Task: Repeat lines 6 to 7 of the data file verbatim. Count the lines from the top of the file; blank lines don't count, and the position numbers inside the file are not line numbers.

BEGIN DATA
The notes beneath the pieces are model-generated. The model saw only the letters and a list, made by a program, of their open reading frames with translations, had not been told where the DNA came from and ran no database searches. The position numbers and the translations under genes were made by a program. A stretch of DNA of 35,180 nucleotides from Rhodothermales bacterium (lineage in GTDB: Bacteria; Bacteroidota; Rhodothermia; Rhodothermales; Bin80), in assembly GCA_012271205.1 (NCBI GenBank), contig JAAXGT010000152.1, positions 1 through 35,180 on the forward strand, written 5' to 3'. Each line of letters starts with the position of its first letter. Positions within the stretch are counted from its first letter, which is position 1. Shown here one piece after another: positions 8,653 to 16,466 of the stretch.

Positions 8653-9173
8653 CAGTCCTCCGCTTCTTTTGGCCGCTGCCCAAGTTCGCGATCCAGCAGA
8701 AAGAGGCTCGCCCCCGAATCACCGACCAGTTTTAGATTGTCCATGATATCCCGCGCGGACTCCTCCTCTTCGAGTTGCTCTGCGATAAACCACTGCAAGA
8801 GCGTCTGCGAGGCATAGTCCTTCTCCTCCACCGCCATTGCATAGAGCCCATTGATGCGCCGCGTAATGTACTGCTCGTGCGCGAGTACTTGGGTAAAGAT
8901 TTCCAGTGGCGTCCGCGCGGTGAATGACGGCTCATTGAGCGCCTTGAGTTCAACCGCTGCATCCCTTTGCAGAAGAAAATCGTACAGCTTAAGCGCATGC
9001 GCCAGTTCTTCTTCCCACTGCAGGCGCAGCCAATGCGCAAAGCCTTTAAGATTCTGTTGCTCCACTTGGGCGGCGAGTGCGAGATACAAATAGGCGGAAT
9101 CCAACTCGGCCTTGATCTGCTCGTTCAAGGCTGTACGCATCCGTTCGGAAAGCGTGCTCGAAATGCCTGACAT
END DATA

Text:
8901 TTCCAGTGGCGTCCGCGCGGTGAATGACGGCTCATTGAGCGCCTTGAGTTCAACCGCTGCATCCCTTTGCAGAAGAAAATCGTACAGCTTAAGCGCATGC
9001 GCCAGTTCTTCTTCCCACTGCAGGCGCAGCCAATGCGCAAAGCCTTTAAGATTCTGTTGCTCCACTTGGGCGGCGAGTGCGAGATACAAATAGGCGGAAT